By: Kerry Bazany

Our American populace throws away an enormous amount of food. According to the Natural Resources Defense Council (NRDC), we throw away more than 400 pounds of food every year. In 2014, more than 28 million tons of food waste was generated nationwide. To view these kinds of statistics makes one uneasy and susceptible to taking a personal inventory of our attitudes, habits, and practices when it comes to throwing away food. No one truly likes to waste food. Perhaps that attitude harkens back to bygone days when at our dinner table we were admonished to “eat everything on that plate…there are starving children in China.”(or,  insert your choice of country). I’m sure we can all recall sulking and quipping back, “Okay, then I’ll send this to them”, particularly if the meal wasn’t appetizing to us. But in our adult reality, the difficulty with wasting food is that it pokes at our conscience, prompting us to review our beliefs and the economic impracticality of discarding food.

A Brief Definition of Food Waste

Food waste is distinct from food loss. Food loss refers to the “decrease in edible food mass throughout the part of the supply chain that leads to edible food for human consumption” (Parfitt et al., 2010). Food loss can occur at production, postharvest, and processing stages. By contrast, food waste relates to retailer and/or consumer behavior that leads to edible products meant for human consumption being discarded. Some of the following reasons for food waste in the American household may be obvious, while some are not:

  • Leftovers – Too much food has been prepared and/or put on the plate.
  • Partially Used Food – Includes food not used and also leftovers that usually end up at the back of the fridge and are never reused.
  • Exceeds Use By Date – Primarily applies to dairy, meat, and fish which were not used in time.
  • Exceeds Best Before Date – Primarily applies to bread and other foods in the pantry.
  • Change of Plans – This can and does happen, but it helps to use the food you were planning to cook as quickly as possible.
  • Not Prepared to Expectations – Yes, it’s possible that the meal you imagined just didn’t turn out as planned or taste as good!

 

  • “Best if Used By/Before”indicates when a product will be of best flavor or quality. It is not a purchase or safety date.
  • “Sell-By”date tells the store how long to display the product for sale for inventory management. It is not a safety date.
  • “Use-By”date is the last date recommended for the use of the product while at peak quality. It is not a safety date, except for infant formula.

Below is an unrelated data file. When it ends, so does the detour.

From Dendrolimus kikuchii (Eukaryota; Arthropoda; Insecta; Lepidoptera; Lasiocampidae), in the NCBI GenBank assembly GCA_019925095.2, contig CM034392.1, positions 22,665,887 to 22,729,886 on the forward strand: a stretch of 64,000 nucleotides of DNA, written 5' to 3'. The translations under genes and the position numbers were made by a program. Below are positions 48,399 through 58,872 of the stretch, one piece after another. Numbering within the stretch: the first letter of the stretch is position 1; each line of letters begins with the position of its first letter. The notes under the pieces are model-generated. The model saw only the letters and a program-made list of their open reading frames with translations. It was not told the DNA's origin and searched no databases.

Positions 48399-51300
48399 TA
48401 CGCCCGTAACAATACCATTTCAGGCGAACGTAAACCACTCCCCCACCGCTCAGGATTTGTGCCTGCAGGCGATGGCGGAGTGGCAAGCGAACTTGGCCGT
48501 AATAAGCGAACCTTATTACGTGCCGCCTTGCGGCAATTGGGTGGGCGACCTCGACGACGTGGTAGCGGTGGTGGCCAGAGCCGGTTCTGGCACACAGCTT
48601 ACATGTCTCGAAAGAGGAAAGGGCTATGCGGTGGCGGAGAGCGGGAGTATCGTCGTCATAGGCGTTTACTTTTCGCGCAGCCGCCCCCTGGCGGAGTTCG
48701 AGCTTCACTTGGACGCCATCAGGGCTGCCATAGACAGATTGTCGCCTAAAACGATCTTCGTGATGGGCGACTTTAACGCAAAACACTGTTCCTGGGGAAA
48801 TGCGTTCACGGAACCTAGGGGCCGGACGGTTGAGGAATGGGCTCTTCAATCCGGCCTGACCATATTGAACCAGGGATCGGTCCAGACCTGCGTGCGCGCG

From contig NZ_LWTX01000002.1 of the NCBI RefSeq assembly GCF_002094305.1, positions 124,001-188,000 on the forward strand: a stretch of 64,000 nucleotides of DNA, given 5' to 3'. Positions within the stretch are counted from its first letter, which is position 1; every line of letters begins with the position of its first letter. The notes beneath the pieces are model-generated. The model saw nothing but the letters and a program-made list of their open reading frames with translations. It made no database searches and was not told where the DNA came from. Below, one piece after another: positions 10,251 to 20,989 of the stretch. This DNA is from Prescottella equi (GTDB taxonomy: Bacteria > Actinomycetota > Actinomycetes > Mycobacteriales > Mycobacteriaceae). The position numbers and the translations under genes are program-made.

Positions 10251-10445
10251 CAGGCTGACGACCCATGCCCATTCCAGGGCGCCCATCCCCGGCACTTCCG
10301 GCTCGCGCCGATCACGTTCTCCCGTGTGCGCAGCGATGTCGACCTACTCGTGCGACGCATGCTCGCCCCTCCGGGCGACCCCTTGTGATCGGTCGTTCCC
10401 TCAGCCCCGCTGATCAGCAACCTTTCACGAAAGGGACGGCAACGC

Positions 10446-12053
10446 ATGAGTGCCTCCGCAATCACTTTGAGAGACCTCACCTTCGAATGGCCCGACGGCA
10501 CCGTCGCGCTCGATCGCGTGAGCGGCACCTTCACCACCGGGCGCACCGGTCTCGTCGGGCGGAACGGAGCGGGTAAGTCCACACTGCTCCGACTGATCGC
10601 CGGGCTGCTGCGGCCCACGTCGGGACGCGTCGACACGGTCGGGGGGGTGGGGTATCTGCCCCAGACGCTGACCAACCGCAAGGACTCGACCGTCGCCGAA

Food Waste is a Social, Economic, and Environmental Problem

In 2013, 48 million Americans were food insecure at some time during that year; food insecure being defined as “when a person is unable to obtain a sufficient amount of healthy food on a day-to-day basis. “ (Cunningham, 2013). With the world population expected to increase by two billion people by 2050, this raises the question of how to adequately provide nutritious food to a significant portion of the human race, especially when presented with the fact that Americans, along with most industrialized nations, waste so much food.

Additionally, the economic and environmental impact of food waste is inextricably linked. The NRDC estimates that 40% of all food (approximately $165 billion worth) is discarded. This is in the United States alone. American expectation for fresh, nutritious food has compelled food harvesters as well as retailers to discard thousands of tons of otherwise edible food because it was felt that the food was not visually appealing to consumers. Add to this the considerable cost of water, fertilizer, and land that is used to produce food that is never eaten. Fuel is burned for processing, refrigeration, and transportation. Greenhouse gases are emitted in the amount of 3.3 billion tons, and food waste that is left to decay emits methane, also a greenhouse gas.

The Benefits of Reducing Food Waste

In conjunction with the economic, social, and environmental factors mentioned above, there are definitive benefits to reducing wasted food:

  • Save money by purchasing less food
  • Reduce methane emissions from landfills containing discarded and decaying food
  • Conserve energy and environmental resources by reducing the amount of pollution produced in the manufacture and transportation of food
  • Effect community involvement and support by donating untouched food to various organizations that provide services to those that do not have a steady food supply

Tips for Reducing Food Waste in Your Home

  • Meal plan – Time and time again, this has shown to greatly reduce the amount of food wasted in your home by forcing you to buy only the items needed for food preparation instead of buying on impulse.
  • Create a shopping list based on how many meals you will eat at home for the week – How often will you eat out this week? Unexpected meals out or take-out happen, but you will feel better about taking control of the costs of your grocery shopping.
  • Review what you already have in your refrigerator and pantry – We’ve all done it with the items we already have refrigerated, and it’s costly and a bit frustrating. Always make a list!
  • Buying in bulk is not always the best deal – This only saves money if you are able to use the food products before they spoil or exceed their use-by date.

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